Fighting is big business, and the king of the mixed martial arts hill is coming to New Zealand. The UFC - that's the Ultimate Fighting Championship - looks set to play to a capacity crowd at Auckland's Vector Arena on June 28.
The UFC has evolved from barely legal brutality to one of the world's fastest-growing sports organisations.
New Zealand is one of the largest consumers of mixed martial arts globally, with Sky TV holding an effective monopoly on both local and domestic content.
"We've long held New Zealand on our radar," said Tom Wright, the UFC's managing director for New Zealand, Australia and Canada. "It just takes time. This year we will have 49 events around the world and next year we will push into the 50s".
For a sport as inherently violent and controversial as mixed martial arts, which combines elements of kickboxing, jiu-jitsu and wrestling among other combat sports, UFC is gaining real traction with a mainstream audience as its fan base soars.
"When was the last new sport that came along which has made a truly global impact? The thing with fighting is that it's universal. People get it. It's easy to understand and it's an extremely visceral sport," said Wright.
But it almost wasn't to be. Zuffa acquired the UFC back in 2000, with the organisation fighting for survival. Casino tycoons Lorenzo Fertitta and Frank Fertitta III bought out the faltering promotion for US$2 million at the insistence of high school classmate and fighter agent, Dana White.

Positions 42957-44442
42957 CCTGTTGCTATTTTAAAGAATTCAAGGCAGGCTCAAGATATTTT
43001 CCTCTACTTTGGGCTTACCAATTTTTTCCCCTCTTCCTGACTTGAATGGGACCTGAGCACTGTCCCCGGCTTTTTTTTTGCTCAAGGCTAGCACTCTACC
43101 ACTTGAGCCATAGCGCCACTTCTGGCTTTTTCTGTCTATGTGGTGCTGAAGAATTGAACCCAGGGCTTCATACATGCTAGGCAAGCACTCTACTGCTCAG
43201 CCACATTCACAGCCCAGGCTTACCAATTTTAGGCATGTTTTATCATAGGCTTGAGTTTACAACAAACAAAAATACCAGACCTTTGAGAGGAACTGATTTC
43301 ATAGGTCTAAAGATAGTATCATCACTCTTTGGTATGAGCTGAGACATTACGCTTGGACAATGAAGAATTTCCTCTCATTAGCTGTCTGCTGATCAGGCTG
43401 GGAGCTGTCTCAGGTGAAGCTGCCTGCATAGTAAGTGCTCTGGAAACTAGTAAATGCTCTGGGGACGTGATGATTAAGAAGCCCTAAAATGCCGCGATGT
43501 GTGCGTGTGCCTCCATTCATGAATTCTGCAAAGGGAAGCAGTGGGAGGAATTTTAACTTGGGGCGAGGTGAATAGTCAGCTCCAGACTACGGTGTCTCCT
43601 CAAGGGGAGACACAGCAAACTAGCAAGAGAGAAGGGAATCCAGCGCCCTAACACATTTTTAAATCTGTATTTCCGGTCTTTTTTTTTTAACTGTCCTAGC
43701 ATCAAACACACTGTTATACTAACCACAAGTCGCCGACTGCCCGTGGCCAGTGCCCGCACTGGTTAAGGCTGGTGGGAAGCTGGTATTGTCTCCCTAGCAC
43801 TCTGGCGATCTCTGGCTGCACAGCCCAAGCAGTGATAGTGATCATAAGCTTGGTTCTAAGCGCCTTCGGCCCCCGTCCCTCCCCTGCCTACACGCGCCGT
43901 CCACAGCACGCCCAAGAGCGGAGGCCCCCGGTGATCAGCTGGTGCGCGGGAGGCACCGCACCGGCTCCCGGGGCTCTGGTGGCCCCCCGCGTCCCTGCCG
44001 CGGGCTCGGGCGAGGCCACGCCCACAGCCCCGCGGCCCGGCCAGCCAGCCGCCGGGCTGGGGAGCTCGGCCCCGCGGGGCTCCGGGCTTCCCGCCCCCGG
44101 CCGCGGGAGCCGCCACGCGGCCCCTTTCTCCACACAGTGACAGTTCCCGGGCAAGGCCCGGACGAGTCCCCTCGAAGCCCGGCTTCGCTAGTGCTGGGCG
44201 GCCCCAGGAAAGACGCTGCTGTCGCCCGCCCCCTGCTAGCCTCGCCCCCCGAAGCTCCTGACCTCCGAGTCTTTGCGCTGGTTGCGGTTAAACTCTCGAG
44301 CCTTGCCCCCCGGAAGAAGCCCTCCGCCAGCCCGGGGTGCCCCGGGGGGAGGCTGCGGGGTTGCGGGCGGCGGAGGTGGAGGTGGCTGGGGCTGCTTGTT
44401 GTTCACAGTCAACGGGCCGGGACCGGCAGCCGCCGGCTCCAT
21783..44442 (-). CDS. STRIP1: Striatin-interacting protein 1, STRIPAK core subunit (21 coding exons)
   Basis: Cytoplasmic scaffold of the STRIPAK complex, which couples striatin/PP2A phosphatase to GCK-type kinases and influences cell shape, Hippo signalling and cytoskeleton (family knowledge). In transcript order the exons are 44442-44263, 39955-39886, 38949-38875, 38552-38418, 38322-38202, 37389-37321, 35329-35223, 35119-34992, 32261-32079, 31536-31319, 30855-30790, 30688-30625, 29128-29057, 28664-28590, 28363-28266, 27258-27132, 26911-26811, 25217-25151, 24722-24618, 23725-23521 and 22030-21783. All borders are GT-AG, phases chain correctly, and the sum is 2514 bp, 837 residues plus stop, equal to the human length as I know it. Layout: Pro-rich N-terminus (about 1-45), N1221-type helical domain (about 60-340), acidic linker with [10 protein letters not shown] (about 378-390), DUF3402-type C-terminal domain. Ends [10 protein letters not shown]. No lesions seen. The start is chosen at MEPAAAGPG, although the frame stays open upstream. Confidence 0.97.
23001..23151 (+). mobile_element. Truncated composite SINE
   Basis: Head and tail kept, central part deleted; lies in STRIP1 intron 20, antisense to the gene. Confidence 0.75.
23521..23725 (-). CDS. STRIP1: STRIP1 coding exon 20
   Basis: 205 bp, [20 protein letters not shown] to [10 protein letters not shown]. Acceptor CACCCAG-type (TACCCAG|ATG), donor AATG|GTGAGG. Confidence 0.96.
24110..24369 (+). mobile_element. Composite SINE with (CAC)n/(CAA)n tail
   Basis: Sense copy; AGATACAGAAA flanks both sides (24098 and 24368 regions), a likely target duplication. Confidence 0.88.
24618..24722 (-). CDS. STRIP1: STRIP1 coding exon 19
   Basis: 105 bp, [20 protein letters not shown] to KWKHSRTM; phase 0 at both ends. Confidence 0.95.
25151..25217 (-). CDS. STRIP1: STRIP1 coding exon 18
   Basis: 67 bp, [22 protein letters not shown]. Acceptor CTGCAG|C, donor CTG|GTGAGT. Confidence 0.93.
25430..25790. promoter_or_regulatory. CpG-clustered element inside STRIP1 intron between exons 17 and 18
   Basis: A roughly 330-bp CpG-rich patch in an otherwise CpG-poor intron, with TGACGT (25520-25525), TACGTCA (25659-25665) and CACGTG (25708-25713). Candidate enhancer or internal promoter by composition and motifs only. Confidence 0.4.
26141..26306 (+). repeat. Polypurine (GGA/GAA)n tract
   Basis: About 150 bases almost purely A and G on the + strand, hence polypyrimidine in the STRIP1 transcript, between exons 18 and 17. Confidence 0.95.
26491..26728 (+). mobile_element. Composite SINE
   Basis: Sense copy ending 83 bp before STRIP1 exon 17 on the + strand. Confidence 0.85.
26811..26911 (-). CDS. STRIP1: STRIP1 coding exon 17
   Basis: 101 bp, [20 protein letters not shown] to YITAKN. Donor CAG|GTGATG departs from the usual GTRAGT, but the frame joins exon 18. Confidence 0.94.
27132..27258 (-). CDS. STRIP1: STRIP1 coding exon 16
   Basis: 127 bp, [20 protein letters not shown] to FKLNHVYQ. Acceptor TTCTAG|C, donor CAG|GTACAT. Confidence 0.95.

"They invested at least US$50 million of their own money before it started to turn the corner," explains Wright. "It was a massive investment and it came with a huge amount of risk, but that's classic entrepreneurship.
"It takes time to build a sport. All of the sports I grew up with from hockey to football to baseball to basketball, they've all been around for over 100 years. The UFC really just turned 13. They've been around for 20 years but the original shows weren't a sport, they were a spectacle."
Upon acquisition, the Fertittas installed White as president. He fought for mainstream attention as the company went deeper into the red. Their big break was with the launch of their reality TV series, The Ultimate Fighter, which brought the sport into the national spotlight.
As popularity soared, so too did pay-per-view sales. The late 2000s saw the organisation continue to prosper, buying out competitors while crushing others as they monopolised the market. In 2011 the organisation signed a seven-year, US$100 million ($116 million)-a-year national broadcast deal with Fox, placing the UFC alongside the four major American sports leagues at the top of broadcast sports.
Today the business remains privately owned, with White recently valuing the business in the Financial Times at US$3.5 billion, well ahead of the likes of the New York Yankees, Manchester United and the Dallas Cowboys in terms of franchise valuation.
A shift in business model has seen the UFC raise its stock substantially overseas during that period.
There were not many options with both pay-per-view and network TV unrealistic outside of primetime. To bridge the gap, the UFC developed Fight Pass, a subscription-based online service to show the events live in North America.
The online platform has made places like New Zealand viable for events. The public has responded, with UFC officials tipping a gate record for Vector Arena.
Business of brutality
*UFC owned by: Zuffa LLC
*Cost: US$2.5 million
*Current Valuation: US$3.5 billion
Key revenue streams
*US pay per view sales: US$334 million from 6,075,000 sales
*Fox Television deal: US$100 million
*Tickets sales: US$54 million
*Fighters under contract: 467 (4 Kiwis)